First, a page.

Monthly Archives: July 2014

New Drain Cover at Old Spring

We snaked out the drain at Amherst’s Old Spring and added a secure drain cover, tightly affixing it to the basin floor so that it could not be tampered with at any time.  This should solve a few of the recent drain issues.  Thanks to Bill Nahorn for his aid in engineering this project.  See past posts and the page on this website regarding the history and ongoing restoration of the Old Spring.  July 2014.


Historical Marker & Preserved Land Signage for Shupe Homestead

A cast aluminum historical marker is planned to be placed at the Historic Shupe Homestead.  It will commemorate the Historic Homestead, focusing particularly on Jacob Shupe and his house, which still stands today as the oldest in Amherst on its original foundation.  We are very excited to get this plaque made and placed at the Homestead, in order to properly recognize the property and its significance.  Thanks to Museum Contributor Jeff Sigsworth for his assistance in reviewing the text for the marker.  We will be going through the Southwell Co. of Texas to manufacture the marker.  July 2014.

The text will read:

Shupe Homestead

Jacob Shupe, Amherst’s founder, settled atop this hill in 1811, soon constructing the first sawmill, gristmill, house, and distillery in this vicinity.  Participant in first funeral, father of first native-born pioneer child, and first farmer in Amherst.  His house, the oldest in Amherst, still stands today as a private residence.

A shop drawing of the historical marker as planned for the Shupe Homestead.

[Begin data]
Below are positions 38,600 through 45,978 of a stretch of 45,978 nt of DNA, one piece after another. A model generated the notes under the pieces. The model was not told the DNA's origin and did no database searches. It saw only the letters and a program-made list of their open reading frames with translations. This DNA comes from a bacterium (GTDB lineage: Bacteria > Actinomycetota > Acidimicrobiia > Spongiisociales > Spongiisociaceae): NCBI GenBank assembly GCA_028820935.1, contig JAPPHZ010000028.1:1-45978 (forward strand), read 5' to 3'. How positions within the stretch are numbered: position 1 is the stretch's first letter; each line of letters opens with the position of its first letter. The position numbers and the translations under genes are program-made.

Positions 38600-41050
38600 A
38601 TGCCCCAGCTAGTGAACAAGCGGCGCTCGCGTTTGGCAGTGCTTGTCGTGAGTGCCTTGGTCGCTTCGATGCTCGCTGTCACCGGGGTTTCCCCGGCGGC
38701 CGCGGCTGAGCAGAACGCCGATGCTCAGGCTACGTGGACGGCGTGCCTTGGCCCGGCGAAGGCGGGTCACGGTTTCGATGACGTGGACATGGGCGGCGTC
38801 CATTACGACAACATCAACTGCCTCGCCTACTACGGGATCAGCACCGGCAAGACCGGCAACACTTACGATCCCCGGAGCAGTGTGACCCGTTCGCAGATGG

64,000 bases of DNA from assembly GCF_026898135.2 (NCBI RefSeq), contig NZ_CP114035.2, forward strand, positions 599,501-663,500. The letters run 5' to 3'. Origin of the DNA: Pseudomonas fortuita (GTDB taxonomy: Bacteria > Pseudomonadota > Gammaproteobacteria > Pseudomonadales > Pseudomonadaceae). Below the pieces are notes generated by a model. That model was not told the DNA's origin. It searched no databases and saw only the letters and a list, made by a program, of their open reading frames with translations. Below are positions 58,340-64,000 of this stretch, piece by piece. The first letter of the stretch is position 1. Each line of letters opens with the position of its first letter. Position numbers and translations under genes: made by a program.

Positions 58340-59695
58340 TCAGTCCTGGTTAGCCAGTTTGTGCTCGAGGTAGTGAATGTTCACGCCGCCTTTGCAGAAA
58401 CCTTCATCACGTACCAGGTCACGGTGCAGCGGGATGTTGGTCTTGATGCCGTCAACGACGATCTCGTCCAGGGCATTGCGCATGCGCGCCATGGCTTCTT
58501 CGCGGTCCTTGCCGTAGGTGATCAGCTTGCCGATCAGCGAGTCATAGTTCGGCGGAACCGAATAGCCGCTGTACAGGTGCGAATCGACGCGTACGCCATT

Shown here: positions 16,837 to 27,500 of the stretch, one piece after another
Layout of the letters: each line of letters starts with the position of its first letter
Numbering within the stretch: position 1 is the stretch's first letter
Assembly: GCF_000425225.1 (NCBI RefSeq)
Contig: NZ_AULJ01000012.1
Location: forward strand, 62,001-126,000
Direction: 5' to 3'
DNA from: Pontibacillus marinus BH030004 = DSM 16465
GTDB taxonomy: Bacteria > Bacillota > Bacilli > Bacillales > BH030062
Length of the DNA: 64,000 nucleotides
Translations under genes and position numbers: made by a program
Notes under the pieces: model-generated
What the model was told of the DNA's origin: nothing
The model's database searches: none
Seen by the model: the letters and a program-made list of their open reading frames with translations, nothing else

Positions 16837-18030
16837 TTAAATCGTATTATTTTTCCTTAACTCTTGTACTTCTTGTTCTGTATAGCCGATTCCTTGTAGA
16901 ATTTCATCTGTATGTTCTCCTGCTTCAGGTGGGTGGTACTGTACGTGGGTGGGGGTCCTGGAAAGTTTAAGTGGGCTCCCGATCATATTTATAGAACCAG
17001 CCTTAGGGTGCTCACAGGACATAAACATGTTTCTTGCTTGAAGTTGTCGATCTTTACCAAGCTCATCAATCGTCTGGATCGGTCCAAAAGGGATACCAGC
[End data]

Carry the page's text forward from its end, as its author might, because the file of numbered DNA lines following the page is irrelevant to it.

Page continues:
A shop drawing of the historical marker as planned for the Shupe Homestead.

Furthermore, a “Preserved Land” sign, provided by the Western Reserve Land Conservancy, will be placed in the front portion of the property, near the entrance to the property.  In Sept. 2008, we signed a land conservation easement through the Western Reserve Land Conservancy, in cooperation with the New Indian Ridge Museum and Nahorn family, in order to conserve the unique and important natural resources of the Historic Shupe Homestead, along the Beaver Creek, in perpetuity.  A rendition of this sign is shown below:

natural 24x24 Final Revised Proof

Local Petrified Wood Specimen Preserved

A piece of locally found petrified wood is now preserved at the New Indian Ridge Museum.  It was found in 1972 on the Vietzen Homestead, at the corner of West Ridge and Fowl Roads, in Elyria, Ohio, by Col. Raymond C. Vietzen.  This is a relatively rare find, and we are very pleased to be able to preserve this important piece of local geological history.

The stone is complete with a tag in Col. Vietzen’s handwriting.  It was displayed for many years in his Indian Ridge Museum, located on the Vietzen Homestead, where the stone was found.  It was purchased and donated to the New Indian Ridge Museum by the Rounds Family, July, 2014.

The locally-found petrified wood specimen, found at the Vietzen Homestead, now at the New Indian Ridge Museum, is complete with Col. Vietzen's hand written tag.

The locally-found petrified wood specimen, found at the Vietzen Homestead, now at the New Indian Ridge Museum, is complete with Col. Vietzen’s hand-written tag.

Re-collecting the Elk Lick Cache